Both the Czech and the Slovak Finance Ministers have come out fighting against Nicolas Sarkozy’s suggestion that countries with lower business taxes should not receive structural funds. (see Skinning a cat).
"It seems that Mr Sarkozy wants to find a way of punishing countries which successfully implemented necessary reforms, favourable for the whole European Union," said Slovak Finance Minister Ivan Miklos.
The Slovak Economy Minister Pavol Rusko added:
"This initiative is nonsense and comes from pure populism from French politicians. Instead of implementing reforms that require political courage, they begin to interfere without any basis in the internal affairs of other countries."
The Czech Finance Minister, Bohuslav Sobotka, is also indicating his opposition.
The Commission maintains that it has no plans to harmonize business taxes and a spokesman for the German Finance Ministry has made a somewhat contradictory statement. In the first place, they do not agree with the French suggestion; in the second place they will continue to work with France to achieve a standardization of corporate tax rates.
Naturally, one takes the side of the new members. Clearly, lower corporate taxes is a good idea and tax competition is an even better one. The EU should not harmonize taxes as that is another step towards political and economic integration and because they will undoubtedly harmonize at the higher, uncompetitive and economically unsound level.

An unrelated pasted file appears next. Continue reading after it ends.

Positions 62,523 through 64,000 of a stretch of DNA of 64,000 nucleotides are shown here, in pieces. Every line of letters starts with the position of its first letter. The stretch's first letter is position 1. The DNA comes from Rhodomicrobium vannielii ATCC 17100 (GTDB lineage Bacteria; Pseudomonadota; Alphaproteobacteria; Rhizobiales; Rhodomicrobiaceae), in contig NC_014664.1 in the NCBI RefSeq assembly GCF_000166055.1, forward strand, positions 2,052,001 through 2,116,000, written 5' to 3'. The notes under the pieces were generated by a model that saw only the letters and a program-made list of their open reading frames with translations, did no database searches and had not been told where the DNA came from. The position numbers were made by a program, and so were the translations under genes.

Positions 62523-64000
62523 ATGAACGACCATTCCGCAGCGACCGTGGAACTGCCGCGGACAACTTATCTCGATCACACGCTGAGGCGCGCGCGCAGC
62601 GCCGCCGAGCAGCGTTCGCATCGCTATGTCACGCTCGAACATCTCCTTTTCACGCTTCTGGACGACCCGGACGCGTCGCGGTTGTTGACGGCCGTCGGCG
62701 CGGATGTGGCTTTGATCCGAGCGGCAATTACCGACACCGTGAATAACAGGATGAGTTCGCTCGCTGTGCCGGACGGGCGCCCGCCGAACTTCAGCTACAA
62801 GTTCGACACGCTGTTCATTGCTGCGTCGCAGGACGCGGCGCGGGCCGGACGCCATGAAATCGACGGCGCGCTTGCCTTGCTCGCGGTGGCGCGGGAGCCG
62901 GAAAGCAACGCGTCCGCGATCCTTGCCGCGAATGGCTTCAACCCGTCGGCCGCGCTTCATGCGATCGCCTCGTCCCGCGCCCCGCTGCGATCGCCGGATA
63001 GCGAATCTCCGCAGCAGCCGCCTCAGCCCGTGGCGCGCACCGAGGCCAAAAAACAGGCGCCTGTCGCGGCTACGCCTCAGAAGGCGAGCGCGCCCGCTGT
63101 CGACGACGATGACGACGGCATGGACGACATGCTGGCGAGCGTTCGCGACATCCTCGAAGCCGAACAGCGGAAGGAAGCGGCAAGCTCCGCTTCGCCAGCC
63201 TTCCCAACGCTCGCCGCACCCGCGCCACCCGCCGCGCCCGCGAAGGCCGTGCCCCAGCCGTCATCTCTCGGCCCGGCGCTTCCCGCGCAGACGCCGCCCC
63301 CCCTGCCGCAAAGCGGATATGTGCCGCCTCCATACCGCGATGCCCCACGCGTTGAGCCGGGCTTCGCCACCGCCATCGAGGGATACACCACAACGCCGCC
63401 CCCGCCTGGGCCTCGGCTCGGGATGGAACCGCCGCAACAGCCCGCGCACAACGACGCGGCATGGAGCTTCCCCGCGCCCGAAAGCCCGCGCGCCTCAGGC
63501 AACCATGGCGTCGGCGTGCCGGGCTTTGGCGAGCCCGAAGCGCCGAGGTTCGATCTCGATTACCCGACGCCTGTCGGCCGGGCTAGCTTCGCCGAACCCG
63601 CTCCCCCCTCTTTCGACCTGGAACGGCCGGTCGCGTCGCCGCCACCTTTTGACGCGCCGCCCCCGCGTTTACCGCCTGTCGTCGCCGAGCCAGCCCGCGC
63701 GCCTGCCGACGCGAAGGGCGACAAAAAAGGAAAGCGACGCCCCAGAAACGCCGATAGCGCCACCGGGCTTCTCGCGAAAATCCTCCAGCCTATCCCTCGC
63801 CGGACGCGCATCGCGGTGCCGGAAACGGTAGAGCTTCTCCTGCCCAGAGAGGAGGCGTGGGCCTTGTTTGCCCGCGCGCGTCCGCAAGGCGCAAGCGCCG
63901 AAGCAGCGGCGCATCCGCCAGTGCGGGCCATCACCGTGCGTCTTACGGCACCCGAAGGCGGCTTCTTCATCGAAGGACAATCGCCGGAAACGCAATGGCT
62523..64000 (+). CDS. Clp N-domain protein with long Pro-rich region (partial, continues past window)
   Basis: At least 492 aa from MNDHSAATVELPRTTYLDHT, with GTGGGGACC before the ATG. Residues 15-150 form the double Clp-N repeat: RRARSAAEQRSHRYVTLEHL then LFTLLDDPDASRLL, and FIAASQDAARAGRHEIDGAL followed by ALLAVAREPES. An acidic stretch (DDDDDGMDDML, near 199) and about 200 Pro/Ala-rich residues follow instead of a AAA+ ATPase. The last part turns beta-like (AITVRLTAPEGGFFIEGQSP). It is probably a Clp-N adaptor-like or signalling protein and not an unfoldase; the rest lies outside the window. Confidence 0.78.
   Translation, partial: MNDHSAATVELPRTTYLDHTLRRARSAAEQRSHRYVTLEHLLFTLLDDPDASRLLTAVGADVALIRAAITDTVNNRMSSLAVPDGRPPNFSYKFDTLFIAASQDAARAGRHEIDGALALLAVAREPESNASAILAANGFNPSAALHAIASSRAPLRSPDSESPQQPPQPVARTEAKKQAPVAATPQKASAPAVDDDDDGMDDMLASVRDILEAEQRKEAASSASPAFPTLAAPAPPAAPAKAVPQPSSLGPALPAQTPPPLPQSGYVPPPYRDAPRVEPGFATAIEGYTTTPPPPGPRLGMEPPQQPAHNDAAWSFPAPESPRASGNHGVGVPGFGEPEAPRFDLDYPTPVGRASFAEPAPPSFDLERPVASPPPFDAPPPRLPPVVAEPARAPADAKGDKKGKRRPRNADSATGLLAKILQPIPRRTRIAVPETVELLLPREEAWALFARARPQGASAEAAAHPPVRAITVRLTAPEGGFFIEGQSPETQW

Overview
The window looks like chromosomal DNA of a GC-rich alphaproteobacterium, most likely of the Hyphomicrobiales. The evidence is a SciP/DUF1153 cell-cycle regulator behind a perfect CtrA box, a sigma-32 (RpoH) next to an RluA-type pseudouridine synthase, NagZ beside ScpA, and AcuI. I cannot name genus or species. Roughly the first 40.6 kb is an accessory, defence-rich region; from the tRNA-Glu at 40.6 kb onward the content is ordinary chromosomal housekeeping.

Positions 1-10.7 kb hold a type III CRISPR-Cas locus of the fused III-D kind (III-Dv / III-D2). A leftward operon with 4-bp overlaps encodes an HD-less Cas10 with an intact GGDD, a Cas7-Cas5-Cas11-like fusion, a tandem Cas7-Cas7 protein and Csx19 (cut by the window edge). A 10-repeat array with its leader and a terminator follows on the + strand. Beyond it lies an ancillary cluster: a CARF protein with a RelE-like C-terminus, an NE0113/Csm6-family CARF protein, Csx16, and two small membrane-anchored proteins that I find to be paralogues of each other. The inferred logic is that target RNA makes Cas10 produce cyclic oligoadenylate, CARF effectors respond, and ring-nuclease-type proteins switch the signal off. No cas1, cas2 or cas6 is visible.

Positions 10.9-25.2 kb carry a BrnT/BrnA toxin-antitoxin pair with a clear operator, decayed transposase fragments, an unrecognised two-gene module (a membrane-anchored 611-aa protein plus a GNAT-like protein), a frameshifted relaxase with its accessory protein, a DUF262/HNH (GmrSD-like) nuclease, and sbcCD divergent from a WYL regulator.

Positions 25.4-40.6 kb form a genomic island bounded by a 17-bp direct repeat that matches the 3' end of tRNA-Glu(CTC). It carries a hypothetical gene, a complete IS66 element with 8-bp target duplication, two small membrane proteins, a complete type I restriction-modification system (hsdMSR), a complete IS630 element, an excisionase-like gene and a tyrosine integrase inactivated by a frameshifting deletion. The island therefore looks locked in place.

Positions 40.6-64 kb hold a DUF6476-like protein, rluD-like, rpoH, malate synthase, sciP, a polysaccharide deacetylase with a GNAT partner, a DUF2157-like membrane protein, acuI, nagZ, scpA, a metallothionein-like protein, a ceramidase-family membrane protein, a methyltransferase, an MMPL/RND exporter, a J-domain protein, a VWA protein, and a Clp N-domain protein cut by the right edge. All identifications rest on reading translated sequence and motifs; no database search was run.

But one cannot help wondering at the thought processes of the Slovak ministers. Did these people not realize that once in the EU they will lose the right to untouchable internal processes? They were warned often enough.
Furthermore, what about those structural funds? The East Europeans are boasting (and their boasts are trumpeted by many free-marketeers on both sides of the Atlantic) of having more sensible, robust, competitive policies and economies. Yet, somehow, they assume that these policies and economies will be fuelled by what can only be described by old-fashioned socialist redistributionist taxes. A fault in logic or a very admirable capacity of believing several different and conflicting things at once?
An informal meeting of EU Finance Ministers will take place on September 10 and this issue will be discussed. Look out for cuts and bruises on participants as they come out.